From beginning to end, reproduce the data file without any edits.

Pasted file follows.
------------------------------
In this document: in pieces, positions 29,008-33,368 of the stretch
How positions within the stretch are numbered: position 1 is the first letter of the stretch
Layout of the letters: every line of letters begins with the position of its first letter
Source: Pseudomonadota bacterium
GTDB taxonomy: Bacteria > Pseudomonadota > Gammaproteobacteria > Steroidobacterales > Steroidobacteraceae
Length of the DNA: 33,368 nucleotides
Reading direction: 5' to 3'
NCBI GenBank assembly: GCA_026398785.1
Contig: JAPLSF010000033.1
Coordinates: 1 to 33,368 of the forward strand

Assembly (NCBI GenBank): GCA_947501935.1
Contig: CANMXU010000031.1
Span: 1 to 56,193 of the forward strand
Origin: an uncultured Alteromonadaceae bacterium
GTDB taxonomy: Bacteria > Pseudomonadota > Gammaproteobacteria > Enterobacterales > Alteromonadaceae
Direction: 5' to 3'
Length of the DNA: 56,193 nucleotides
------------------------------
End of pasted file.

In this document: in pieces, positions 29,008-33,368 of the stretch
How positions within the stretch are numbered: position 1 is the first letter of the stretch
Layout of the letters: every line of letters begins with the position of its first letter
Source: Pseudomonadota bacterium
GTDB taxonomy: Bacteria > Pseudomonadota > Gammaproteobacteria > Steroidobacterales > Steroidobacteraceae
Length of the DNA: 33,368 nucleotides
Reading direction: 5' to 3'
NCBI GenBank assembly: GCA_026398785.1
Contig: JAPLSF010000033.1
Coordinates: 1 to 33,368 of the forward strand

Assembly (NCBI GenBank): GCA_947501935.1
Contig: CANMXU010000031.1
Span: 1 to 56,193 of the forward strand
Origin: an uncultured Alteromonadaceae bacterium
GTDB taxonomy: Bacteria > Pseudomonadota > Gammaproteobacteria > Enterobacterales > Alteromonadaceae
Direction: 5' to 3'
Length of the DNA: 56,193 nucleotides